If you are still learning how to navigate Facebook, Tweet, or Instagram in order to keep up with your employees, you better add Vine to your list. Vine is a new mobile service app from Twitter that allows users to capture and share short, 6 second, looping videos. Like Twitter and Facebook, users have a homepage where they can upload their videos. Users can also follow others, which allows users to see the videos of people they are following on their homepage. This is the same concept as Facebook or Twitter except instead of status updates or short messages users are sharing videos.
Recording videos is easy. Any two-year-old can work this app. The user simply taps and holds his or her finger on the screen to begin recording and lifts his or her finger when finished. Once the video is complete, the user has the option of adding his or her location and a hashtag with a caption. For those of you who are new to the social media craze, a hashtag is what used to be referred to in America as the pound symbol (#) plus a word or words. Hashtags were originally created as a way to categorize and search for messages and are now used to mark keywords or topics in a post. In case you are still confused, here are some examples. Currently, the top hashtags are #love with 184,519,839 tags, #me with 87,162,957 tags, and #cute with 77,190,943 tags. Back to the point, once the location and hashtag are added, the video is ready to be shared with millions of other users, which is called “revining.”
I am sure you are wondering, why does this matter to me? How could videos about #love or #cute impact my business? You are right. You should not necessarily be worried about #love, but you should be worried about these videos: #worksucks, #bored, or even just #work. Although the videos must be 6 seconds or less, they can still be damaging to your business if you keep in mind that Vine crossed the 40 million user mark on August 21, 2013. Try searching some of these tags and you will quickly see employees goofing off at work, complaining about their jobs, sleeping, or engaging in a myriad of other inappropriate behavior. You will also notice that many employees are wearing uniforms with their employer’s logo or posed in front of large signage.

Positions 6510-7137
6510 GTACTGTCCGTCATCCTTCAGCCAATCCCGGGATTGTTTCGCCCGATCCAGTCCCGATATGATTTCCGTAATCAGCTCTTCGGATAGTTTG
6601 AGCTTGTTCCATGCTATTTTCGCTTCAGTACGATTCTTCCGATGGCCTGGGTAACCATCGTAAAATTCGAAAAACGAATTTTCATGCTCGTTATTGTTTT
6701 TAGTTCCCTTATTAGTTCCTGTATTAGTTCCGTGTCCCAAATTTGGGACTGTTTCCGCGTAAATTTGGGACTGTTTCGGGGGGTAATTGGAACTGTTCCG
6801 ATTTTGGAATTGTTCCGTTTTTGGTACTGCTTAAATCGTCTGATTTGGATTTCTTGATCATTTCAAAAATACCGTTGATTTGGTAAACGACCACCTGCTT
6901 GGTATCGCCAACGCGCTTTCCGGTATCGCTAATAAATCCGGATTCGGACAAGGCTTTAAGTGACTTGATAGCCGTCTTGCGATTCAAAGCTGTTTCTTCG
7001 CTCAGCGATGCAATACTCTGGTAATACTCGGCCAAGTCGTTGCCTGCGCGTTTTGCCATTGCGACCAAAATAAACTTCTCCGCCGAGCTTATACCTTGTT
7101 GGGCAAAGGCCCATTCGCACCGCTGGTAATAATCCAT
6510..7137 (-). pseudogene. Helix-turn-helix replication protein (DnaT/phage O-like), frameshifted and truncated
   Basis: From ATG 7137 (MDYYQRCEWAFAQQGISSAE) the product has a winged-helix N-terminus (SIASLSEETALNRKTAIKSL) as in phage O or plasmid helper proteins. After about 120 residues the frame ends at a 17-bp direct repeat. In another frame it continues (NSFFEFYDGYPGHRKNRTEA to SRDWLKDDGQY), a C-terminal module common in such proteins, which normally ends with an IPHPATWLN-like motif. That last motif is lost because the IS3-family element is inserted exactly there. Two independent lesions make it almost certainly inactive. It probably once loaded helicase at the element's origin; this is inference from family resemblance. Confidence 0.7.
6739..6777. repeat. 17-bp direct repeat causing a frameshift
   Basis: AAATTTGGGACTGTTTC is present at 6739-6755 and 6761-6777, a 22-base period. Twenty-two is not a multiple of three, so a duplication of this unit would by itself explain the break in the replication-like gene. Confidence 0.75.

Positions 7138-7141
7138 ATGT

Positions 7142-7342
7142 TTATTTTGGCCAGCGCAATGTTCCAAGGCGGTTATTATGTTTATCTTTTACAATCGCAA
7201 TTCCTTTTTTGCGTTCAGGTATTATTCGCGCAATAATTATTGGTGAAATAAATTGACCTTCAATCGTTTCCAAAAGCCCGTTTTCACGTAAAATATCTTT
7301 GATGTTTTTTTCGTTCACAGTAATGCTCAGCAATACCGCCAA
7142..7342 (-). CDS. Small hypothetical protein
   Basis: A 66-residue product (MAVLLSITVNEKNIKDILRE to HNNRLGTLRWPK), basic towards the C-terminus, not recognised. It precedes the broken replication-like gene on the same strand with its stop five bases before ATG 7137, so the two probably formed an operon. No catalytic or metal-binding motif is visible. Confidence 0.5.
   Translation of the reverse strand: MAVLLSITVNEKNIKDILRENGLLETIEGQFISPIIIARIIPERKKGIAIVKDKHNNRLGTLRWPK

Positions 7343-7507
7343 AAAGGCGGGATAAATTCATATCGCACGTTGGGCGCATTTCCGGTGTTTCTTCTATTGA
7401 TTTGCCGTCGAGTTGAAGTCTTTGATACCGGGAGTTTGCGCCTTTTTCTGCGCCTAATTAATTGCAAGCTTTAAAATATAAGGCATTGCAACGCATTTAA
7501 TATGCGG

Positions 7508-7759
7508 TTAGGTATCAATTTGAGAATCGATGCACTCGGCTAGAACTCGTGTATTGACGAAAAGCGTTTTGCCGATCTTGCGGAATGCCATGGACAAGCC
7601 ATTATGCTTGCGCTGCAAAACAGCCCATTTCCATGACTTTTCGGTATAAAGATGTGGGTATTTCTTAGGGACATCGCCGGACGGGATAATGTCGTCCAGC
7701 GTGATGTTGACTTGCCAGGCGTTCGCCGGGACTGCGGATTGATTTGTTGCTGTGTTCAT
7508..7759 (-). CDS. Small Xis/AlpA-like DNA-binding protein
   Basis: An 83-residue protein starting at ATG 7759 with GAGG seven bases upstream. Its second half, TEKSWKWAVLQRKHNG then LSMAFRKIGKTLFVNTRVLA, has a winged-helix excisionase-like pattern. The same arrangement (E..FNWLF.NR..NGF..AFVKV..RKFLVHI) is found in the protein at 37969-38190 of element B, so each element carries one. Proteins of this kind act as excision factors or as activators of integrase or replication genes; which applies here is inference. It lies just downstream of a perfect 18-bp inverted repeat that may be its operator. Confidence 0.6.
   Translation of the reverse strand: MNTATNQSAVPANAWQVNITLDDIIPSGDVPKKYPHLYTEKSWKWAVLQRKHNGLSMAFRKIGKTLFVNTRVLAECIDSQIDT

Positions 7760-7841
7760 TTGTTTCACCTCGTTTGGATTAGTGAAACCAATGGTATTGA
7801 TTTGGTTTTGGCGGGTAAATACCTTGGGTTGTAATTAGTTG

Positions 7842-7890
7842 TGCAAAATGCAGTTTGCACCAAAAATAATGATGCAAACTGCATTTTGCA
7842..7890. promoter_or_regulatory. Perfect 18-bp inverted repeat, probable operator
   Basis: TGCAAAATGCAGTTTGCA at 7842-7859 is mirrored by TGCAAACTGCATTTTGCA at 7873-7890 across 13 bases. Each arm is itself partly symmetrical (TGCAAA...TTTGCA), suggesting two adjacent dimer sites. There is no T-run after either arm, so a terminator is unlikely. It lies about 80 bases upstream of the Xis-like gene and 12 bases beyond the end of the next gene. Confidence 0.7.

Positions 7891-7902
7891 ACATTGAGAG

Other frightening behavior can be more innocuous such as employees providing insight into what they do on a day-to-day basis. These employees, however, may forget that they are videoing confidential information or trade secrets.
I think you get the point. Instead of just posting on Facebook, employees are now using Vine to take videos of their workplace or videos discussing their workplace. Even short videos can be very harmful to a business’ reputation, especially when they loop over and over again. Now, I am sure you are wondering, what can I do to protect my business or brand? Your first step should be developing and instituting a social media policy for all employees. Vine also provides employees with another avenue to engage in conduct protected by the National Labor Relations Act, so employers should proceed with caution in disciplining employees based on their Vine posts.